This year’s election has gone to the highest bidders. Electoral donation figures show that Labour, the Greens, and Te Pāti Māori received a combined total just exceeding $2,900,000. Meanwhile, the National, Act, and New Zealand First parties, which are expected to form a government following the release of the final vote tally, received more than $14,450,000. Almost five times as much.
But is it all about the money? Donations have certainly taken an unprecedented swing to the right this election (with Labour notably receiving 0 donations from business since 2021). But Labour managed a landslide victory in 2020, despite receiving $1.5m in donations to National’s $2.8m.
Social media spending may be a crucial part of the puzzle.
During the last election, Facebook insights suggested that National was failing to maximise its ad spend. In September 2020, National paid $38,000 for just 33 ads while Labour spent $31,000 on 171 ads. While having more money to spend on social media allows you to hire specialised staff and commit time to posting, paying less per ad demonstrates that a party is using more sophisticated audience targeting to reduce their cost and maximise their reach.
In 2020, the left-wing coalition also had more followers. As of August 2020, the Labour party came in first with nearly 400,000 Facebook followers, followed by the Green Party with just over 200,000, then National with roughly 150,000. Not to mention Jacinda Ardern’s personal following of nearly 2m – more than 10 times the followers of any other candidate.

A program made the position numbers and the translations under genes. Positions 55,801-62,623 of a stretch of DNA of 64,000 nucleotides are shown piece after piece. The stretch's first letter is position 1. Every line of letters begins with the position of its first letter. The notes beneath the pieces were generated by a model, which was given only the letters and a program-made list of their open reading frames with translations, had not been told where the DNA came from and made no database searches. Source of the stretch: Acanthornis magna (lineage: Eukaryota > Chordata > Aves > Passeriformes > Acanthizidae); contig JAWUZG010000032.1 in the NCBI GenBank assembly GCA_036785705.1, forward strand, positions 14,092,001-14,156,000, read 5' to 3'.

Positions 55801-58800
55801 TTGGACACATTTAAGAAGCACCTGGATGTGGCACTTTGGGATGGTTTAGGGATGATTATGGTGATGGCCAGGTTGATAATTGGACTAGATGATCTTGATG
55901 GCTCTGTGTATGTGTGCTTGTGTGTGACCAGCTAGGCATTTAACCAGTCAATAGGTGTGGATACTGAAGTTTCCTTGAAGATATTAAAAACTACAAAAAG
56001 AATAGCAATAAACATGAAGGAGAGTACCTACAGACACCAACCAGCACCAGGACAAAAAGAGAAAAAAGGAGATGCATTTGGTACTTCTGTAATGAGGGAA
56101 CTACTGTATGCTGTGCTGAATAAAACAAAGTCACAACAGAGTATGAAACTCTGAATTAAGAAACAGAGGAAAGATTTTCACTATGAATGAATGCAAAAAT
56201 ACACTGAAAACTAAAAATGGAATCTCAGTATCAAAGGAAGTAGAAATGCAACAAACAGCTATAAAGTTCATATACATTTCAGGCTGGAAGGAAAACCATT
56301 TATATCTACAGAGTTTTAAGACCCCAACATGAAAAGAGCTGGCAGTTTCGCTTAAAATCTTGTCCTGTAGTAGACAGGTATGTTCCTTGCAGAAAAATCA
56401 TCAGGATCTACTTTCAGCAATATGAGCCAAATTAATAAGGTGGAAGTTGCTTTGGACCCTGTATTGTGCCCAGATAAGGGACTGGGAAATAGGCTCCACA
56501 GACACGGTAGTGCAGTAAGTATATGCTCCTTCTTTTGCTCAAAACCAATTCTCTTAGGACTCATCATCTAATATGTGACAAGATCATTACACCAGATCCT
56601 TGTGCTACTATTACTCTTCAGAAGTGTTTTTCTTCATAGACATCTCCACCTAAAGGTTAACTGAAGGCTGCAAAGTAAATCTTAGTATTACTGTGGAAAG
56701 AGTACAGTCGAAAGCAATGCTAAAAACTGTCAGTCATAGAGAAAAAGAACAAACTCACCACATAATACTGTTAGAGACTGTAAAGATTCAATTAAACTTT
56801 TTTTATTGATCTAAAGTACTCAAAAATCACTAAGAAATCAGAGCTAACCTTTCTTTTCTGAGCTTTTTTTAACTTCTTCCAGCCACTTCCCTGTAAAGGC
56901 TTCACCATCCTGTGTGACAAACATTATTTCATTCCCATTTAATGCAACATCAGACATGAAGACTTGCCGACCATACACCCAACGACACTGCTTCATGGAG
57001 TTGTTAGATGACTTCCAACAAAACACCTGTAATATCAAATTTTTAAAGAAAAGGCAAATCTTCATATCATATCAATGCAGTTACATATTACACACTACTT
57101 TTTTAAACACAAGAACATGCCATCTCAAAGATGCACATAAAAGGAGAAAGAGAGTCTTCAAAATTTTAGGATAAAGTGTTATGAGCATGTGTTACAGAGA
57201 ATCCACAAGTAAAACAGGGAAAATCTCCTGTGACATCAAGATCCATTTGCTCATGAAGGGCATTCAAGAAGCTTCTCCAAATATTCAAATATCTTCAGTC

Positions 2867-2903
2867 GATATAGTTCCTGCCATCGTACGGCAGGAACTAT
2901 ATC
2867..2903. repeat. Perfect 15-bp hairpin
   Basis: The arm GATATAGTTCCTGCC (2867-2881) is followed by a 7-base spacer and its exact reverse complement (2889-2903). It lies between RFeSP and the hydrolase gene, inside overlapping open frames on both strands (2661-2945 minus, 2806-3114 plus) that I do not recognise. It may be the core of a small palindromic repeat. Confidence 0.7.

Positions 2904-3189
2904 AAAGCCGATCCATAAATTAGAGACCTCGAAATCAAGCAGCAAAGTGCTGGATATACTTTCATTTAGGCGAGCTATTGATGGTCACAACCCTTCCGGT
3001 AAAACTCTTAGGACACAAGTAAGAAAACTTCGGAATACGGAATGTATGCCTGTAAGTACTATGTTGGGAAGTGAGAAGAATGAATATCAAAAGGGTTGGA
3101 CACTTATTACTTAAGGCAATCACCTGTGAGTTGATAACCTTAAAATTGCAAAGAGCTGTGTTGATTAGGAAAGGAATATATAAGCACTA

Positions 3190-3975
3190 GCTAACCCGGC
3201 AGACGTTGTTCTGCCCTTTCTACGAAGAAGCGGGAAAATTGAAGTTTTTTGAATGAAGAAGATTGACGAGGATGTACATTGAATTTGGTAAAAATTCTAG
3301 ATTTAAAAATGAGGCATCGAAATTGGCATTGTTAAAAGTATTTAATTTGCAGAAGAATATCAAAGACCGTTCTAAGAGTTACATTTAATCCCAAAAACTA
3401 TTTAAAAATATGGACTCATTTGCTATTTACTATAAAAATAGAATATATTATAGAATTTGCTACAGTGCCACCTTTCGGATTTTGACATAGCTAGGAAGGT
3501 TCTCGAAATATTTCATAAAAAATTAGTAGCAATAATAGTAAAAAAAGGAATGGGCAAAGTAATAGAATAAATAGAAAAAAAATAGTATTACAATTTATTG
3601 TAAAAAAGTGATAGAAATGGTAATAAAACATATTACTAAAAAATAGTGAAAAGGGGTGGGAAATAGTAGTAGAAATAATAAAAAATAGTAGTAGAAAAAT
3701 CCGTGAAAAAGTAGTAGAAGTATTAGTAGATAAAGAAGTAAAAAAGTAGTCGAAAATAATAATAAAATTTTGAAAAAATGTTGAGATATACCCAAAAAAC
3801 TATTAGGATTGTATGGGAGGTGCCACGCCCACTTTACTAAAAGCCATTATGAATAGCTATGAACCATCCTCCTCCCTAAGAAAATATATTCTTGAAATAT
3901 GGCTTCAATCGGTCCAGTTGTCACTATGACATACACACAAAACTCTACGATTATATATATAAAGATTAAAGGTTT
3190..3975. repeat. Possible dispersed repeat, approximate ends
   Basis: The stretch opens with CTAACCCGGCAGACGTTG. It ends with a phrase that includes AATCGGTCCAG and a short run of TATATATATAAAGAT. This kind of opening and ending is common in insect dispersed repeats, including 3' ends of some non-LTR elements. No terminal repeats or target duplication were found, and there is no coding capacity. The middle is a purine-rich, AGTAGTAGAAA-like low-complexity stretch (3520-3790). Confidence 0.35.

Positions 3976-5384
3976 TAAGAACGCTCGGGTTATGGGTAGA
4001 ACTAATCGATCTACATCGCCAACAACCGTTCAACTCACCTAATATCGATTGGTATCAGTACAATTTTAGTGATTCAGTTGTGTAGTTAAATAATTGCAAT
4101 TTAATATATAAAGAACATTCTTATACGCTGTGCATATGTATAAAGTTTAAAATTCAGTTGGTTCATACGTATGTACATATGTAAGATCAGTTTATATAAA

In 2023 the tables turned. Labour was late to join the platform TikTok while National mastered the short video format. On Facebook, National, ACT and New Zealand First collectively spent around $2.1m for 6570 ads, while Labour, the Greens and Te Pāti Maori collectively spent roughly $1.2m for just 2449 ads. National had the lowest spend per ad of any party, paying $800,000 for 4073 Facebook ads (roughly $190 per ad).
As of September 2023 (and with Ardern out of the race), Winston Peters had the most Facebook followers of any party leader (123,000), followed by Christopher Luxon (88,000), and David Seymour (83,000). ACT and David Seymour’s combined accounts were also the most prolific, posting twice as much as any other leader-party combination in 2023 (just over 140,000 posts).
While these figures demonstrate that social media spending isn’t just about how much money you spend, but how you spend it, the broad strokes suggest that National successfully learnt from a poor online performance in 2020.